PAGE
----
Every year we say the same thing, “never forget we all started out the same way floundering around on the snow trying to make sense of what it’s like to ride a snowboard” and every year we mean it. If you can’t remember what it was like to start snowboarding then you’re either really old or probably dead and not reading this. The struggle of getting beginner boards to review is very real, companies don’t seem to care. The truth is as an industry we need to push these boards, we need people to know there are boards that cater to them, and that’s why we dedicate our time to test them for you. Here’s our top five picks for 2015.
Flow Verve: We’ve ridden the Verve for years, it always does the trick when we want a softer flexing twin park board. Yes it is a freestyle focused deck and it’s for that reason that Kevin and I decided it would be a great choice as our top pick. The forgiving flex coupled with the tech inside it let you push the boundaries of your riding as you go from side slipping to linking turns to pressing. Sure you might out grow it, but that’s the inevitability of boards of this nature.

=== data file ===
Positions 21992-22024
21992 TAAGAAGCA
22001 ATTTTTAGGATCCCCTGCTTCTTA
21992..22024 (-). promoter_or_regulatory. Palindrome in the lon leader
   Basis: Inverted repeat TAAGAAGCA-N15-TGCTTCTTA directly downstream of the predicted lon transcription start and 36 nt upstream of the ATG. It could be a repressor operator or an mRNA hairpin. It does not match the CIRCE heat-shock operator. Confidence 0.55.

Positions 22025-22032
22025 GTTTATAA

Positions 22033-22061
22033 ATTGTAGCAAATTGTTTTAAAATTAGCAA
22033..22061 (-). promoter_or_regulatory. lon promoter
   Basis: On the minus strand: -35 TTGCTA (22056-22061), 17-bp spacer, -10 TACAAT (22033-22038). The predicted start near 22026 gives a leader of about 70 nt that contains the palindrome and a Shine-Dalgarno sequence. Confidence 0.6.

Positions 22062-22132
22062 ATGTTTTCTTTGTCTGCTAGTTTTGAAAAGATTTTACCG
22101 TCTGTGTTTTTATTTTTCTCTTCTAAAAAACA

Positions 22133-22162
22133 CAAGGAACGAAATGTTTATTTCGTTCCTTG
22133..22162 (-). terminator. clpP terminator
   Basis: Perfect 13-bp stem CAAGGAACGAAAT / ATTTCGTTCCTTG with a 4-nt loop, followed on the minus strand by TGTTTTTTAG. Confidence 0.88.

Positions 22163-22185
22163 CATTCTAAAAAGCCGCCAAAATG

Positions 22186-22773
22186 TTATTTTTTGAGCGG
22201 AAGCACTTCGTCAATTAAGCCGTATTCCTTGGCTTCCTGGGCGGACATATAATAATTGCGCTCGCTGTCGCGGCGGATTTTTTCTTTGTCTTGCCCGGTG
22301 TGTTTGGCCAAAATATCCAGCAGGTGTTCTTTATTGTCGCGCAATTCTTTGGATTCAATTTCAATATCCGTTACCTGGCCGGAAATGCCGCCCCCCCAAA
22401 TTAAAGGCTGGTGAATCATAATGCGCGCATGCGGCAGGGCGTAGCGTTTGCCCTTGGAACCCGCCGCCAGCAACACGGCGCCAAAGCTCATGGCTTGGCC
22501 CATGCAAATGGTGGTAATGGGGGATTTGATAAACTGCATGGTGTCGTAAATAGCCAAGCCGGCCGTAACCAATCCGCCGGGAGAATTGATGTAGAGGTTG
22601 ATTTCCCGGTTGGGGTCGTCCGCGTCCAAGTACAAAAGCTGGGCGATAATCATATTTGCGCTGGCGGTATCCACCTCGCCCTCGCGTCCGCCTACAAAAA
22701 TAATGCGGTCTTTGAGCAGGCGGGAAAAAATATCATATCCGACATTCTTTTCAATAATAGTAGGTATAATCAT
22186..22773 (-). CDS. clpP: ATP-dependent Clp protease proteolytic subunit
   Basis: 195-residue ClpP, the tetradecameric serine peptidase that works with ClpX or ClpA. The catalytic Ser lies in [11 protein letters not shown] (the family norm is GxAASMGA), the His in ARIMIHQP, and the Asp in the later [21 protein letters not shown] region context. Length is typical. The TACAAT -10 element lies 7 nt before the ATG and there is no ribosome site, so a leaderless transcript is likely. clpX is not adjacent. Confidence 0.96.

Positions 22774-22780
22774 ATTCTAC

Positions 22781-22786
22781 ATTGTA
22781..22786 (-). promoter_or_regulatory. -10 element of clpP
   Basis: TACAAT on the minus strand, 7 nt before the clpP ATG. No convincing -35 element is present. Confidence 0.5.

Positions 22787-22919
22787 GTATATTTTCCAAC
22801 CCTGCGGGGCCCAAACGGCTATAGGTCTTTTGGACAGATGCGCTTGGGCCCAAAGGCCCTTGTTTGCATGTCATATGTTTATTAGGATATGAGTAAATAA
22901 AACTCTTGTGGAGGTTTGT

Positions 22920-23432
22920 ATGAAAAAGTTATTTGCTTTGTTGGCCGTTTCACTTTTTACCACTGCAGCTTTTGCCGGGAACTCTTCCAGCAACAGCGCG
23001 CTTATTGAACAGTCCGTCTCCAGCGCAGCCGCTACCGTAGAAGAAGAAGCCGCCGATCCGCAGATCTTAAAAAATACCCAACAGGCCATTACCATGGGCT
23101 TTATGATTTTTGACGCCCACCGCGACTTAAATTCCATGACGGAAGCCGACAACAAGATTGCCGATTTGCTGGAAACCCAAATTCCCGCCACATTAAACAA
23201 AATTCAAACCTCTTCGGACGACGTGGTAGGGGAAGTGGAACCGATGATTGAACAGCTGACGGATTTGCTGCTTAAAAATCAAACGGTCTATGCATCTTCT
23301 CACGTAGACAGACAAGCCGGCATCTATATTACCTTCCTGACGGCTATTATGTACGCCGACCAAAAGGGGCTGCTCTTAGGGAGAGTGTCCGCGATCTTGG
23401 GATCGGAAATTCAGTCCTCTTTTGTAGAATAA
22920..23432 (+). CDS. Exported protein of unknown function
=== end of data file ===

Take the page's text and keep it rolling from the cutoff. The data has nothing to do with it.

K2 Raygun: The Raygun is a board that can do it all. Honestly it’s more of an all mountain freestyle quiver of one type of deck, but it’s still beginner friendly. Hands down this board is one of my favorite boards in the K2 lineup. Whether you’re just learning or starting to charge steeper lines, hitting the park, and trying out your hand at powder this board can handle it all.
Yes Basic: There’s something to be said about a board you get on and go, “damn this is fun!”. That’s the Basic in a nutshell. It’s not overly aggressive, it still has a slight bit of camber between the feet, and it’s playful. It’s a versatile deck on par to the K2 Raygun listed above, but still forgiving enough to keep it comparable to the Flow Verve.
Arbor Formula: Reverse camber does make boards easier to learn on. That is a fact. Camber in some form will always be for a more advanced rider, but with that said Arbors System Camber does a great job of not making the rider rely too heavily on it. This board is always fun to ride and isn’t so overly aggressive it destroys the fun of learning. Softer than the Flow Verve it is just as playful.
Rossignol Circuit: A little bit of camber with a lot of rocker goes a long way. That’s what the camber profile for this board from Rossignol has. It’s the right mix for someone learning that won’t be overly demanding. This is as forgiving as the Arbor Formula listed above but not as powerful as the Yes Basics.
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